$$\sum_{i=1}^n f(x_i)(s_i-s_{i-1})=\sum_{i=1}^n f(g(y_i))(g(t_i)-g(t_{i-1}))=\sum_{i=1}^n f(g(y_i)) \frac {(g(t_i)-g(t_{i-1}))} {t_i-t_{i-1}} (t_i-t_{i-1})$$

(This is pretty much exactly the intuition I had with the formula, all that is left to do is show that as the intervals become smaller, the sides of this equation approach the corresponding sides of the original formula). Now, for every $\epsilon > 0$:

1. By the basic property of Riemann sums, $\exists \delta' > 0$ such that, if $P'=\{s_0,...,s_n\}$ is a partition of $[g(a),g(b)]$ with $s_i-s_{i-1}<\delta'$ for $1 \leq i \leq n$, then for any choices of $x_i\in[s_{i-1},s_i]$, $$\left| \sum_{i=1}^n f(x_i)(s_i-s_{i-1})-\int_{g(a)}^{g(b)}f(u) \, du \right| <\frac \epsilon 2$$
2. Since $g$ is continuous, it is uniformly continuous on $[a,b]$, therefore $\exists \delta_1 > 0$ such that, if $t_i-t_{i-1}<\delta_1$, then $g(t_i)-g(t_{i-1})<\delta'$

3. Since $(f \circ g)$ and $g'$ are continuous, it can be shown that $\exists \delta_2>0$ such that if $P=\{t_0,...,t_n\}$ is a partition of $[a,b]$ with $t_i-t_{i-1}<\delta_2$ for $1 \leq i \leq n$, then for any choices of $y_i,z_i \in [t_{i-1},t_i]$,$$\left| \sum_{i=1}^n f(g(y_i)) g'(z_i) (t_i-t_{i-1})- \int_a^bf(g(x))\cdot g'(x) \, dx \right|<\frac \epsilon 2$$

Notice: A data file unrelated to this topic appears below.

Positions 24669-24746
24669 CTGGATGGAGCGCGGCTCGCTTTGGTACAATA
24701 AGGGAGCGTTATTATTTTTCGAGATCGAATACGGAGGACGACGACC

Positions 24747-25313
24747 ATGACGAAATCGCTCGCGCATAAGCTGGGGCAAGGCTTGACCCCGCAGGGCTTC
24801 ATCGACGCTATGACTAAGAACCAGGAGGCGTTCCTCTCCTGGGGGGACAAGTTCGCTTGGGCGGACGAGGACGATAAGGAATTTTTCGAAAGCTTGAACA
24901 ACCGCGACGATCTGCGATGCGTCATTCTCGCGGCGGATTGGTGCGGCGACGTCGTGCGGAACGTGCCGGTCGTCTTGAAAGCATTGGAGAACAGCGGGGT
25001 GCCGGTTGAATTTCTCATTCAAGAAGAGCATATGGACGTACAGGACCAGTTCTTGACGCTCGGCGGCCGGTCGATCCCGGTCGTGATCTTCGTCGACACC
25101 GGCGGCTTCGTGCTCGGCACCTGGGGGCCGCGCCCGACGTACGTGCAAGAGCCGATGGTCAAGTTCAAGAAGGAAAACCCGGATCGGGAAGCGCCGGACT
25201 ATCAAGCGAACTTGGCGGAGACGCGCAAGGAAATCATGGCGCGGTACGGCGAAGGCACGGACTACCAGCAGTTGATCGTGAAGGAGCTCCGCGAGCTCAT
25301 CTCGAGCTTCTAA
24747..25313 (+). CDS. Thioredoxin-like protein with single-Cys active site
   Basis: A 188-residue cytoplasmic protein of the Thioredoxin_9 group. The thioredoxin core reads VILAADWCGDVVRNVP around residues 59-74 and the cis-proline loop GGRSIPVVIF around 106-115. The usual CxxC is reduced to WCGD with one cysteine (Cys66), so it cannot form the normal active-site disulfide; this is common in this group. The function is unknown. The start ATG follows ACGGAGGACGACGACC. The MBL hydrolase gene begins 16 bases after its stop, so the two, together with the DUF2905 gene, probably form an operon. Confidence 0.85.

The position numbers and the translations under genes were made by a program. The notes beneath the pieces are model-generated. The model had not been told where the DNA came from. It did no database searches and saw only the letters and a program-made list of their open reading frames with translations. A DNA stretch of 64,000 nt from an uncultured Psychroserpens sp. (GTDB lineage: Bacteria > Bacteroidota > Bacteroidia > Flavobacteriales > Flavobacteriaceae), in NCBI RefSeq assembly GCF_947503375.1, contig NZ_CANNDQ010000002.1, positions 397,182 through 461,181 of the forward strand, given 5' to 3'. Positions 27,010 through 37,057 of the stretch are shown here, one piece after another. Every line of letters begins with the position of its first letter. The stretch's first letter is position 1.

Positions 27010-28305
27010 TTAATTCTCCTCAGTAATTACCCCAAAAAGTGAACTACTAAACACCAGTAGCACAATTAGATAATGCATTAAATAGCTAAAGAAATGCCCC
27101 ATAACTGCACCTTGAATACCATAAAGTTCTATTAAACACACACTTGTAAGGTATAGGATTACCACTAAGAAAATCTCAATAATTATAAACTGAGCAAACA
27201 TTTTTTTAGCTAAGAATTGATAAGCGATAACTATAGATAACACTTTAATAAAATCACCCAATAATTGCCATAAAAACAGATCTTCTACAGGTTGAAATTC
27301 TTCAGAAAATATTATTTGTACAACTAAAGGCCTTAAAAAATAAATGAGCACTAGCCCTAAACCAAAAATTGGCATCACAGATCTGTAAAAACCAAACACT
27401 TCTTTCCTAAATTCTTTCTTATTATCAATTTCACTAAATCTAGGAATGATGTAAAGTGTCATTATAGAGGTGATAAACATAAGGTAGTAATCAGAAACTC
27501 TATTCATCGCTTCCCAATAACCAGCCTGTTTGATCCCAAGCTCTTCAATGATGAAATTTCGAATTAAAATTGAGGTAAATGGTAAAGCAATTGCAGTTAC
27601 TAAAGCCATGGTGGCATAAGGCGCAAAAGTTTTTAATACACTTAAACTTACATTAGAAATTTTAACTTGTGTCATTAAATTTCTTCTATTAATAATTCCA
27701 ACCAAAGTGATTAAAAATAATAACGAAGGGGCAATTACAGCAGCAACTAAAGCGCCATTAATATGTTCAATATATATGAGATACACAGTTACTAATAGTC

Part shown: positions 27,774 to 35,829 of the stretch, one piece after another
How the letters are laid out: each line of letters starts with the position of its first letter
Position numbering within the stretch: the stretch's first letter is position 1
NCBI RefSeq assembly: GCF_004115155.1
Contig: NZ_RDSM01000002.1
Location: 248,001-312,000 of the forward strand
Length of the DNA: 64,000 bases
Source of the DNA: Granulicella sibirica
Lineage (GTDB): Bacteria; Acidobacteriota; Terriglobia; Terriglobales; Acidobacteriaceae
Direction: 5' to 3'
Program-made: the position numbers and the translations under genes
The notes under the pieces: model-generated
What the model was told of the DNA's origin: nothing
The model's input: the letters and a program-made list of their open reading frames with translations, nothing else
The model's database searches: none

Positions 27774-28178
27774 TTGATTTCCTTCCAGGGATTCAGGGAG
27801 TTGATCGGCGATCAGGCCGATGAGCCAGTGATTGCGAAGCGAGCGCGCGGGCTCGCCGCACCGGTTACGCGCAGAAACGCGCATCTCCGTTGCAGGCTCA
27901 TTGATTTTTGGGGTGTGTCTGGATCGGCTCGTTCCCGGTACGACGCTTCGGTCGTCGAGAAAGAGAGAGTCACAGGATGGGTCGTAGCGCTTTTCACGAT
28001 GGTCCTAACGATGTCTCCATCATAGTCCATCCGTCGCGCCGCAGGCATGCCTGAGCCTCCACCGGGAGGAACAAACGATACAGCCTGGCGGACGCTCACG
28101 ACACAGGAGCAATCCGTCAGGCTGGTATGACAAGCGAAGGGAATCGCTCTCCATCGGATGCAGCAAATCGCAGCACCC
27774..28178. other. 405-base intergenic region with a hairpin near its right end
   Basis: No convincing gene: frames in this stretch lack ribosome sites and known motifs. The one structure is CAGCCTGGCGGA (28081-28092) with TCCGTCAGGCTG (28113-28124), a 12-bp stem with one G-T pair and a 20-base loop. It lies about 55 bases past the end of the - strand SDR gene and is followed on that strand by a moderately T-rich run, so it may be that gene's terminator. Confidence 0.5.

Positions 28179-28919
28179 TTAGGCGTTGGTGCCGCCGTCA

Let $\delta = \min(\delta_1,\delta_2)$. Suppose $P=\{t_0,...,t_n\}$ is a partition of $[a,b]$ with $t_i-t_{i-1}<\delta$, and let $P'=\{g(t_1),...,g(t_n)\}=\{s_1...,s_n\}$ be the corresponding partition of $[g(a),g(b)]$. By the Mean Value Theorem, $\frac {(g(t_i)-g(t_{i-1}))} {t_i-t_{i-1}}=g'(z_i)$ for some $z_i \in (t_i,t_{i-1})$, and by (2.), $s_i-s_{i-1}<\delta'$ for $1 \leq i \leq n$. Therefore, by (1.): $$\left|\int_{g(a)}^{g(b)}f(u) \, du - \sum_{i=1}^n f(x_i)(s_i-s_{i-1})\right| <\frac \epsilon 2$$ and since $$\sum_{i=1}^n f(x_i)(s_i-s_{i-1})=\sum_{i=1}^n f(g(y_i)) \frac {(g(t_i)-g(t_{i-1}))} {t_i-t_{i-1}} (t_i-t_{i-1})=\sum_{i=1}^n f(g(y_i)) g'(z_i) (t_i-t_{i-1})$$ for $y_i,z_i \in [t_{i-1},t_i]$, by (3.): $$\left| \sum_{i=1}^n f(x_i)(s_i-s_{i-1})-\int_a^bf(g(x))\cdot g'(x) \, dx \right|<\frac \epsilon 2$$ Thus, we have $$\left|\int_{g(a)}^{g(b)}f(u) \, du - \int_a^bf(g(x))\cdot g'(x) \, dx \right|<\epsilon$$

Since this is true for all $\epsilon > 0$, we must have:
$$\int_{g(a)}^{g(b)}f(u) \, du = \int_a^bf(g(x))\cdot g'(x) \, dx$$

The proof for when $g$ is decreasing is similar with some minor tweaks, or one can consider the functions $-g(x)$ and $f(-x)$ and use the above proof. Q.E.D.

So, assuming I haven't messed anything up, I've shown that the intuition matches the actual math for the case of a one-one $g$. However, things broke down for me once $g$ is no longer one-one, especially since the isomorphism between the partitions of $[a,b]$ and partitions of $[g(a),g(b)]$ no longer exists. The entire proof relies on the idea that if the distance between the points in one partition approaches 0, the distance between the corresponding points in the other partition approaches 0 as well, but I can't seem to make that happen.